A kind of cross between a game, a marketing channel and an experiment in creating a digital and decentralized democracy, Decentraland is a true web3 platform. It is governed by a Decentralized Autonomous Organization (DAO) and is the online home to some of the biggest superstars and brands in the world, including Morgan Stanley, Coca-Cola, Adidas, Samsung and Snoop Dogg. It comes with its own cryptocurrency, known as MANA, and anyone interested in buying land will need to invest at least $10,000 – with the most expensive costing well over $1 million.

Nvidia Omniverse

Omniverse is Nvidia’s attempt to build a creative metaverse platform for 3D design professionals. It is based on technology developed by animation studio Pixar, which created the Universal Scene Description (USD) language that allows 3D objects and environments to be made portable across different tool sets. This allows, for example, characters to be designed collaboratively, with facial animators, clothing designers and other creatives, all using tools they are familiar with. As 3D environments become increasingly detailed and immersive and require more work to build, this kind of creative framework will become an essential tool for studios creating metaverse content.


Roblox is a gaming platform used daily by over 50 million users. It allows anyone to create and even monetize their own game worlds, which exist within an interconnected metaverse and share aspects such as avatars and currency. Aimed at a younger audience than some of the other platforms mentioned here, companies like Nike, Forever 21, Gucci, Nascar, Ralph Lauren and Vans have used the platform to set up virtual worlds where users can interact with their brands. While anyone can create their own game on Roblox, it’s designed for everyone to look and feel similar, which means that once a player logs in and tries one, they’ll be comfortable in any one of them.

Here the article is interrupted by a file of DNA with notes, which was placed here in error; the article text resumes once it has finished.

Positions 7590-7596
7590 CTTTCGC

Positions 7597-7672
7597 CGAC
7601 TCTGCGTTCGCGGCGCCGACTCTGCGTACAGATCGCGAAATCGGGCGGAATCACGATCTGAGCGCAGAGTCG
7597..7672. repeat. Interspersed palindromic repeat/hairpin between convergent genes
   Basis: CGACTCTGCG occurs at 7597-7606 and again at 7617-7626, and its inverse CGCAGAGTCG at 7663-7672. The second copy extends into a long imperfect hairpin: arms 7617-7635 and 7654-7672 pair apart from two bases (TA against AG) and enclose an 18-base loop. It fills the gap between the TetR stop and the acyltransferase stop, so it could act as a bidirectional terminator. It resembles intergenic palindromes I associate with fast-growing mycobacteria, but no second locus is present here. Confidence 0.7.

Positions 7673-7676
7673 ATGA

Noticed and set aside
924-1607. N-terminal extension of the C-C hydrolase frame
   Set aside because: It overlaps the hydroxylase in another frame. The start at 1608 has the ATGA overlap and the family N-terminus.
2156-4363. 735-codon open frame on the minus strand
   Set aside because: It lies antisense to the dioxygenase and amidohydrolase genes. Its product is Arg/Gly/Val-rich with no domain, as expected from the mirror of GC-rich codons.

the sandbox

This started out as a mobile game, which in 2018 was ported by its creators to the Ethereum blockchain, making it one of the first truly decentralized metaverse platforms. It includes its own object creation tools that allow anyone to build 3D items, characters, vehicles, or anything else they can think of, which are coined as NFTs and can be imported into other Sandbox worlds. These NFTs can also be traded and sold through the platform’s internal marketplace. Assets and land are created as NFTs and, like Decentraland, transactions are carried out in the platform’s own currency, known as SAND. Sandbox is another platform that has proven popular with brands looking to establish their presence in the metaverse – landowners include HSBC, Warner Music, PwC and Paris Hilton.

Other side

This one has just been announced, and not many details are known, but it is a metaverse project put together by Yuga Labs – creators of the immensely successful Bored Ape Yacht Club (BAYC) series of NFTs. In April, the company raised $285 million by selling the first batch of “scriptures” to land on the platform. While details of what Otherside will look like when it opens to the public are scarce, the developers state, “Think of it as a metaRPG (role-playing game) where players own the world, their NFTs can become playable characters.” and thousands can play together in real time.”

pokemon go

Pokemon Go was released before the hype intensified around the metaverse concept. However, it is the “killer app” for augmented reality (AR), which is predicted to be one of the foundational technologies on which the metaverse will be built. As such, it is one of the best examples of how the metaverse will involve the merging of the real and digital worlds. Its creator, Nintendo, has further blurred the lines, allowing real-world companies to establish a digital presence within the poke-verse by launching advertising and promotional campaigns.